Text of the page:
Andy Jakubowski has developed a strong baseball program in 11 seasons at Huntley, where the Red Raiders have won at least 21 games in seven of the last eight years.
This season was special as Huntley, with only two seniors in the regular lineup, won its second Class 4A sectional championship in school history.
Jakubowski was voted by the sports staff the Northwest Herald Baseball Coach of the Year, nudging out candidates such as Cary-Grove’s Don Sutherland, Crystal Lake South’s Brian Bogda and Prairie Ridge’s Glen Pecoraro.
Jakubowski played his high school ball at Fremd, played NCAA Division I baseball as a second baseman at Northeastern Illinois University and now has a 235-168 record in his time at Huntley.
Here are sports writer Joe Stevenson's questions and Jakubowski's answers:
Stevenson: What sports moment was so huge that you’ll always remember where you were when it happened?
Jakubowski: I have three: 1) Winning the supersectional at Road Ranger Stadium in 2010 on an obstruction call that gave us an automatic double play and a 2-1 win; 2) Winning our own sectional this year and seeing the players celebrate on our own field – priceless; and 3) The The White Sox winning the World Series in 2005. Chopper to Uribe and he makes a run-through play to Paulie – out, out! A White Sox winner and a world championship. I rolled over and told my wife [Michelle] that I could die now.
Stevenson: What made you want to teach English?
Jakubowski: I had a speech teacher at Fremd that helped me overcome my fear of speaking in public. I know what she did for me, and I wanted to do the same for others, so that is why I got into education. Originally, I wanted to be a sports broadcaster either on radio or TV. When I realized that I didn’t have the voice for radio nor the face for TV, then I decided to go into education to help students succeed just like my speech teacher did for me.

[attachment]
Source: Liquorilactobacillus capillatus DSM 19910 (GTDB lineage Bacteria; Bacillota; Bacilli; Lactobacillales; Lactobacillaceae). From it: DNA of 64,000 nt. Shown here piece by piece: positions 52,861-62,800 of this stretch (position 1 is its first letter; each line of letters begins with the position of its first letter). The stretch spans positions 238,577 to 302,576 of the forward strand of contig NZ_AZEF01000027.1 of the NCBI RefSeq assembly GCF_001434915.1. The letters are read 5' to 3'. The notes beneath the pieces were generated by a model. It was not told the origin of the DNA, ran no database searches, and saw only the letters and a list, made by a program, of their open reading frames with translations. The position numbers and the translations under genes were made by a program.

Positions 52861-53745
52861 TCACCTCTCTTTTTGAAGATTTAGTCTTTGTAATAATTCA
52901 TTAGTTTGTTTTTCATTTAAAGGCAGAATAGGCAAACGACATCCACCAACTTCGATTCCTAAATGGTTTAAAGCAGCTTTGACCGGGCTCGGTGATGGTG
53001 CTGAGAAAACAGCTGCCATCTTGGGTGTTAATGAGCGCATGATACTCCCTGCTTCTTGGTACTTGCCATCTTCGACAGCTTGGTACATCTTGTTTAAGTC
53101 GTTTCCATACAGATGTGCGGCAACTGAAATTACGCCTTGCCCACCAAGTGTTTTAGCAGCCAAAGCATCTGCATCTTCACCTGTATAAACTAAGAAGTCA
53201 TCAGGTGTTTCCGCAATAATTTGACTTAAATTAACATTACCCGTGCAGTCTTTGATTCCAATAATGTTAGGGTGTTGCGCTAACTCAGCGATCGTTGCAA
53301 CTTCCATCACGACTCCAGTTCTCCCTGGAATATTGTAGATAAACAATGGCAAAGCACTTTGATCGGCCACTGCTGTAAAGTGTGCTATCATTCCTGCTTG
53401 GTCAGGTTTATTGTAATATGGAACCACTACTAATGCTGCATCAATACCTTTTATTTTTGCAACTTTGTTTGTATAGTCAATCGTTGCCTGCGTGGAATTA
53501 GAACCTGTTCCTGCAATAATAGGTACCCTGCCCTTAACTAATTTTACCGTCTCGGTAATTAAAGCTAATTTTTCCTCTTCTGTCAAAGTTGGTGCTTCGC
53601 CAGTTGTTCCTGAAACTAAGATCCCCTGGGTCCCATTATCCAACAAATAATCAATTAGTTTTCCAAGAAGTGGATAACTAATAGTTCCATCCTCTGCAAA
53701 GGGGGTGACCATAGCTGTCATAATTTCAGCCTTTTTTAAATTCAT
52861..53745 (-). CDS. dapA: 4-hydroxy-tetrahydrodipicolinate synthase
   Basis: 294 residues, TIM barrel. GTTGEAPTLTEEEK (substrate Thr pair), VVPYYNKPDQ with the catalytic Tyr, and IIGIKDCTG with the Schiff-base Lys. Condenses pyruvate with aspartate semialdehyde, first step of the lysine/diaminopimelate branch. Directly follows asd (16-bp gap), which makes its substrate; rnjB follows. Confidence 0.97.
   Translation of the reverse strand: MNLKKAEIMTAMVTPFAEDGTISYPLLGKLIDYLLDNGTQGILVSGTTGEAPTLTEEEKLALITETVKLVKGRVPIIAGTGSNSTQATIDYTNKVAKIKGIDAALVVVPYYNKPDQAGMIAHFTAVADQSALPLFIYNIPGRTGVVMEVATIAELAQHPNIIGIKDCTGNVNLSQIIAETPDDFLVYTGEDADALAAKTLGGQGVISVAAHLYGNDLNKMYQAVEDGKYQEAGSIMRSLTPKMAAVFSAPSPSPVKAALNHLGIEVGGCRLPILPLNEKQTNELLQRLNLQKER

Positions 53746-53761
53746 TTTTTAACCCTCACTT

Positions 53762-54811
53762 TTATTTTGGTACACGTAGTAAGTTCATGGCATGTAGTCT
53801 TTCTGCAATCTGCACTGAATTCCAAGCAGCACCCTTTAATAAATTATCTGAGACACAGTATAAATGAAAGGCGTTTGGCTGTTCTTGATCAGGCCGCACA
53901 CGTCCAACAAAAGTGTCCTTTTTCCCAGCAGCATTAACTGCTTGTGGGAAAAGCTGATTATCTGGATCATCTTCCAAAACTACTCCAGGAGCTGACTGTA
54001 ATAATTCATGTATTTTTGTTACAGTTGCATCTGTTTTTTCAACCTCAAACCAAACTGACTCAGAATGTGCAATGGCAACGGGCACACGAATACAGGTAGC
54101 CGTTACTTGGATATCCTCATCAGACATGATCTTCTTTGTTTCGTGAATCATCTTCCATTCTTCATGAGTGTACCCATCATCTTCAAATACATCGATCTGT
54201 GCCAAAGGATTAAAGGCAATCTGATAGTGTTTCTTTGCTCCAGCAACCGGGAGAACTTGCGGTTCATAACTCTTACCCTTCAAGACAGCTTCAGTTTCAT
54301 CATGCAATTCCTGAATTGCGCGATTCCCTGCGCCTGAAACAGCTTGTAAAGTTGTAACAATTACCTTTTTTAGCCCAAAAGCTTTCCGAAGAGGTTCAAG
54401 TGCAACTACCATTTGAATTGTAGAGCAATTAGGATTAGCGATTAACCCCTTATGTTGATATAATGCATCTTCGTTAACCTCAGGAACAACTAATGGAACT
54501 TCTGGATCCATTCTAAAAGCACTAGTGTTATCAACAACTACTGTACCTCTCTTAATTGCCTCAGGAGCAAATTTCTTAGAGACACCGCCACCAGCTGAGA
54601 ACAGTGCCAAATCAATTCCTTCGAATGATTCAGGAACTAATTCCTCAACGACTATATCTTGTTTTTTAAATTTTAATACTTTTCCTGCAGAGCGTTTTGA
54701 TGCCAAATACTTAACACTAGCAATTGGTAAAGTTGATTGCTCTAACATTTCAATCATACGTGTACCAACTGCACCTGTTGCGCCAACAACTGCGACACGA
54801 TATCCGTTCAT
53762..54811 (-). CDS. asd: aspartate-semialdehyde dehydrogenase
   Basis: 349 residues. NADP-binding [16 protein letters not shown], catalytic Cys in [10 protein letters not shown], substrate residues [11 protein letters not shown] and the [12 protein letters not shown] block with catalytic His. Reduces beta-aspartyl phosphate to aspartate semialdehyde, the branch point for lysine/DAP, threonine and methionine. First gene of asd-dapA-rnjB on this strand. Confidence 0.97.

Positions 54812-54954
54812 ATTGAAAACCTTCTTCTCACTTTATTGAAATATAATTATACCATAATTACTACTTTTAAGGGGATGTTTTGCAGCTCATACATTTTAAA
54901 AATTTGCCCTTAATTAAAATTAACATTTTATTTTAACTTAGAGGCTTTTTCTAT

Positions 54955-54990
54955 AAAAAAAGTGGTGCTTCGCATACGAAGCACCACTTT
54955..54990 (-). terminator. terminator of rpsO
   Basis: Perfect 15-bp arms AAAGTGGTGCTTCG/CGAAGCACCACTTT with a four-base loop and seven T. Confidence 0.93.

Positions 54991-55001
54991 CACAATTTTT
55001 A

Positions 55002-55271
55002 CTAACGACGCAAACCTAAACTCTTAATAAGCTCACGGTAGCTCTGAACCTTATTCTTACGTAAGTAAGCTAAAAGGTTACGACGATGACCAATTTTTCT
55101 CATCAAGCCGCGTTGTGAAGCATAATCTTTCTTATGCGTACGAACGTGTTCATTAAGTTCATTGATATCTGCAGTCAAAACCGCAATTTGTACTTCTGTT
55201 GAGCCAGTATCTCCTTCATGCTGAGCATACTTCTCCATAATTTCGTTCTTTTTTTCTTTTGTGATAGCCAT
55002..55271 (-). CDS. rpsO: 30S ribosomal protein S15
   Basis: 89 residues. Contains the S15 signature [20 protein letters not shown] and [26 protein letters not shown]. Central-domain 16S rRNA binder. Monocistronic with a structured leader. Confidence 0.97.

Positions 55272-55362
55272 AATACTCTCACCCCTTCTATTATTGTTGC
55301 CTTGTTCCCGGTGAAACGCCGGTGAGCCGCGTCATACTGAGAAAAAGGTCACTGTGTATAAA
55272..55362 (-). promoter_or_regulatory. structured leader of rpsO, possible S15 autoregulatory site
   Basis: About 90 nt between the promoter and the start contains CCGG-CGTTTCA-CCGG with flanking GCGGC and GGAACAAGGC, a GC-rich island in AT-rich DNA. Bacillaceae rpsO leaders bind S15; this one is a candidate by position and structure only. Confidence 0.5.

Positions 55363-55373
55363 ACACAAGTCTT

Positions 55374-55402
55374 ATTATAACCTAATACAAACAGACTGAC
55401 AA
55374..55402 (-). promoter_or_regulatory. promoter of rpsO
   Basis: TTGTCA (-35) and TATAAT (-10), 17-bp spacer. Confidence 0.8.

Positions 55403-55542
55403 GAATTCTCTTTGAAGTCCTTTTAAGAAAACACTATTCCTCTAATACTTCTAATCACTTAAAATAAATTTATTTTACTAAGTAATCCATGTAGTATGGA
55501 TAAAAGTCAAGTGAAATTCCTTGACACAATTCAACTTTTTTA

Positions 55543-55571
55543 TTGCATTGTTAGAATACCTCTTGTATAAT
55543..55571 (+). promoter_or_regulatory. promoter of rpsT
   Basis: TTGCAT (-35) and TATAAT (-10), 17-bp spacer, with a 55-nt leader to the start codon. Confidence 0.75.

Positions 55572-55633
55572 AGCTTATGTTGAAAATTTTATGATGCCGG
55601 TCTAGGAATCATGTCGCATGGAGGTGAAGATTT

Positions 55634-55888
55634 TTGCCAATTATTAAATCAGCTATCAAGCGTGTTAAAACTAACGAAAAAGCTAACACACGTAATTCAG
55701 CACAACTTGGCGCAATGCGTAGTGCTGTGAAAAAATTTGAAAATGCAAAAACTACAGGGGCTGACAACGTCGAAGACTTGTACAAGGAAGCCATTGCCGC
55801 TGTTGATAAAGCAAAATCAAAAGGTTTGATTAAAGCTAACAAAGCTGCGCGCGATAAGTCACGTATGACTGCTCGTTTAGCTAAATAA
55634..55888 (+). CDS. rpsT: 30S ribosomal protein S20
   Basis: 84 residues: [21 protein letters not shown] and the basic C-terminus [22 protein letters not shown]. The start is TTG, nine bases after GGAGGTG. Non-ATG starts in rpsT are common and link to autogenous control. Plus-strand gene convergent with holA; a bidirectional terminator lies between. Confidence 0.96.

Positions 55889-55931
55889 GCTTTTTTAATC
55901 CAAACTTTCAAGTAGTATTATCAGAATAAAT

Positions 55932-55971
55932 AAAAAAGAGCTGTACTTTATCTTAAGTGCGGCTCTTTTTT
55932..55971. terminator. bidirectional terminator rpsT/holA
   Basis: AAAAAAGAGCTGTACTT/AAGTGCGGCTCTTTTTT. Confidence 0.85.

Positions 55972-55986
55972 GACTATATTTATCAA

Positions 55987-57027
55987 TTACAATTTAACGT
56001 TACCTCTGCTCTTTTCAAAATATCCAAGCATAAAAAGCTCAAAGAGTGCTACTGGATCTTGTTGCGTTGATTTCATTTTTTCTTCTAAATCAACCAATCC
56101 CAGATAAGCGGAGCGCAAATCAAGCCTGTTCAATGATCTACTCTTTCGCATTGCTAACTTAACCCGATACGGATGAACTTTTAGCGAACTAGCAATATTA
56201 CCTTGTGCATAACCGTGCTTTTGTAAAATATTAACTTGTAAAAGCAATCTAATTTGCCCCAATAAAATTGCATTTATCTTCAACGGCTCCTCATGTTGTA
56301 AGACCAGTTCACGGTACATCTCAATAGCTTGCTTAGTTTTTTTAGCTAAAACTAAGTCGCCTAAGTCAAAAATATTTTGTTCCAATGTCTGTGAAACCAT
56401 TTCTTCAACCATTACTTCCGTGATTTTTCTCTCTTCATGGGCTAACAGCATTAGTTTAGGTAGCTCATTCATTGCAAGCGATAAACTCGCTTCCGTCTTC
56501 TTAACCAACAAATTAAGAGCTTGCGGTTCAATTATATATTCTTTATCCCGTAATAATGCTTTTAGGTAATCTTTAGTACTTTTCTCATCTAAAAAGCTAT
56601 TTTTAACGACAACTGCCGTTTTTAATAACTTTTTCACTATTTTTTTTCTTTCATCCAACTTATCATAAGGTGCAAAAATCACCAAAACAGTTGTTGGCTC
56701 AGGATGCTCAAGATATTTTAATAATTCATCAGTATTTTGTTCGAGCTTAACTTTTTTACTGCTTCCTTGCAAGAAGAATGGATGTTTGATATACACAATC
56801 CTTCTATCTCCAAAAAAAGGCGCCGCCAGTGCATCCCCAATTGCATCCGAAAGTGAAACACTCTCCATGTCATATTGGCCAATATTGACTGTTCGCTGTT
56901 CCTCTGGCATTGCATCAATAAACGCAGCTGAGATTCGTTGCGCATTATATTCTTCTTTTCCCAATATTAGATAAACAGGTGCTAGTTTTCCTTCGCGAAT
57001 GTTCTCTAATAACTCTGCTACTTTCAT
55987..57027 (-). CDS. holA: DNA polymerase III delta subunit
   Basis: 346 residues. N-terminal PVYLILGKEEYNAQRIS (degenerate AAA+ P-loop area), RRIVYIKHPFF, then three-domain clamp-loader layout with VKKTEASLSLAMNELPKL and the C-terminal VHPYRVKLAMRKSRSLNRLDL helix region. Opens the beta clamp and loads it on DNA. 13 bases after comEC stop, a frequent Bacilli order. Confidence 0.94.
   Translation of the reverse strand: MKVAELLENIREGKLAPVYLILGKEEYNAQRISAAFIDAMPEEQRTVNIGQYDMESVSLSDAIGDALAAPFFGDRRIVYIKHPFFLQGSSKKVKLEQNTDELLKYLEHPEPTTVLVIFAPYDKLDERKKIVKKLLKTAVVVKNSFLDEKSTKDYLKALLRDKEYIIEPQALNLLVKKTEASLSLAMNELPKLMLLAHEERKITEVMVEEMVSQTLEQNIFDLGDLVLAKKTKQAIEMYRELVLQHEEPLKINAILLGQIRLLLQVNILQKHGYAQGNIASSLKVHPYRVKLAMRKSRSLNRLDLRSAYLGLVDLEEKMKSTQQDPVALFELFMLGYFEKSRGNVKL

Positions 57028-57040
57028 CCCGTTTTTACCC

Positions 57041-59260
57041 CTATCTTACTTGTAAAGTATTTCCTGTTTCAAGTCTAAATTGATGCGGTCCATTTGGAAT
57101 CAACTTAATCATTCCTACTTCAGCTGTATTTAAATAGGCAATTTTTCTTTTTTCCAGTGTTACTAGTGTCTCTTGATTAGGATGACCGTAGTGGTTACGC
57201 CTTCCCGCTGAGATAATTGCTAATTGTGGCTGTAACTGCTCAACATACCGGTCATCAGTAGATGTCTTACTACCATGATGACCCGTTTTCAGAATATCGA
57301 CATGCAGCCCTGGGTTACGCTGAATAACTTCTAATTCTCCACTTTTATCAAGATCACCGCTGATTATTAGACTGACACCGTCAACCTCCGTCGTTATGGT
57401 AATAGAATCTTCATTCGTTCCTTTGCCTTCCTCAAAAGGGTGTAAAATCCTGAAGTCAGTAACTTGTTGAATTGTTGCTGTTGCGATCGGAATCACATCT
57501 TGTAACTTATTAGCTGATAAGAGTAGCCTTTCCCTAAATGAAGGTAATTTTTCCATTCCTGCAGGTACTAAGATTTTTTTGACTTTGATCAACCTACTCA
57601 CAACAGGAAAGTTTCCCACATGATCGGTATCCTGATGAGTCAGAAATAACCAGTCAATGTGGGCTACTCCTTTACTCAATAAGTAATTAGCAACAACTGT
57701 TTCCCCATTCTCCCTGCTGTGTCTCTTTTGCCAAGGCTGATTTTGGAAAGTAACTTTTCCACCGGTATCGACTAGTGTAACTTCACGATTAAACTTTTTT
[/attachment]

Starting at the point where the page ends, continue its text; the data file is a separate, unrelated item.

Stevenson: If you could have a sandwich named in your honor, what would be on it and what would you call it?
Jakubowski: White bread, lettuce, spicy mustard, tomato, cucumbers, green peppers, jalapenos, turkey and ham. I would call it "The Hit King."
Stevenson: Who was an unheralded player on your team that you will remember for a long time?
Jakubowski: All of our players will have a deep place in my heart for the memories of this season. One of the players who made this season memorable was pitcher Luc Sibert. He was one of our captains and was responsible for keeping our players loose, coming up with ideas for theme practice days and demonstrating a strong work ethic on a day-in, day-out basis for our younger guys to follow. Luc will be sorely missed for all the intangibles he brought every day.
Stevenson: What is the best part of coaching?
Jakubowski: The best part is to help players move on to the next level and play collegiate baseball while getting a quality education. I also love coming out to practice each day and seeing our team grow as a unit. We try to compete each and every day whether it is a modified scrimmage off live pitching or relay races for conditioning. Finally, I love game days and the opportunity to compete against top-notch talent in the Fox Valley Conference, as well as our nonconference schedule.
Stevenson: What is your most creative line you ever used with an umpire?
Jakubowski: I know I have a reputation for being a fiery individual, but I am not sure if I have a creative line. I sometimes yell to the ump: "Call him out for being stupid."
Stevenson: What would be your walk-up song?
Jakubowski: “Don’t Stop Believin,’ ” by Journey, the 2005 World Series champs. I am still living in the past.
Stevenson: What is one of your biggest pet peeves?
Jakubowski: Someone not giving 100 percent. There is one thing that we can all control, and that is our work ethic and hustle, so what ever you do, you should do it to the best of your ability.
Stevenson: What sports celebrity would you most like to hang with for a day?
Jakubowski: Pete Rose, my idol. He played the game the right way, and I tried to emulate him to the best of my ability when I played. I still remember that night, Sept. 11, 1985, Pete lined a single off Eric Show into left-center field, and it was fielded by Carmelo Martinez for his 4,192nd hit to break Ty Cobb’s record. He hugged first-base coach Tommy Helms, and Pete Jr. came out and hugged Pete as well. I was numb seeing my idol break a record that was supposed to be insurmountable. Obviously, Pete had some off-the-field issues, but no one can ever take away what he did on the field.
Stevenson: What was the funniest thing that happened in a dugout this season?
Jakubowski: The Rain Delay Theater (in the sectional) against Grant was pretty cool. Each side was trying to one-up one another by doing funny things like playing “Tic-Tac-Toe” (on baseballs) to pull-ups and air squats. Both sides were pretty creative. Assistant coach Nick Kostalek wrote inspirational/funny things on our lineup card that made the players laugh and loosen up before games.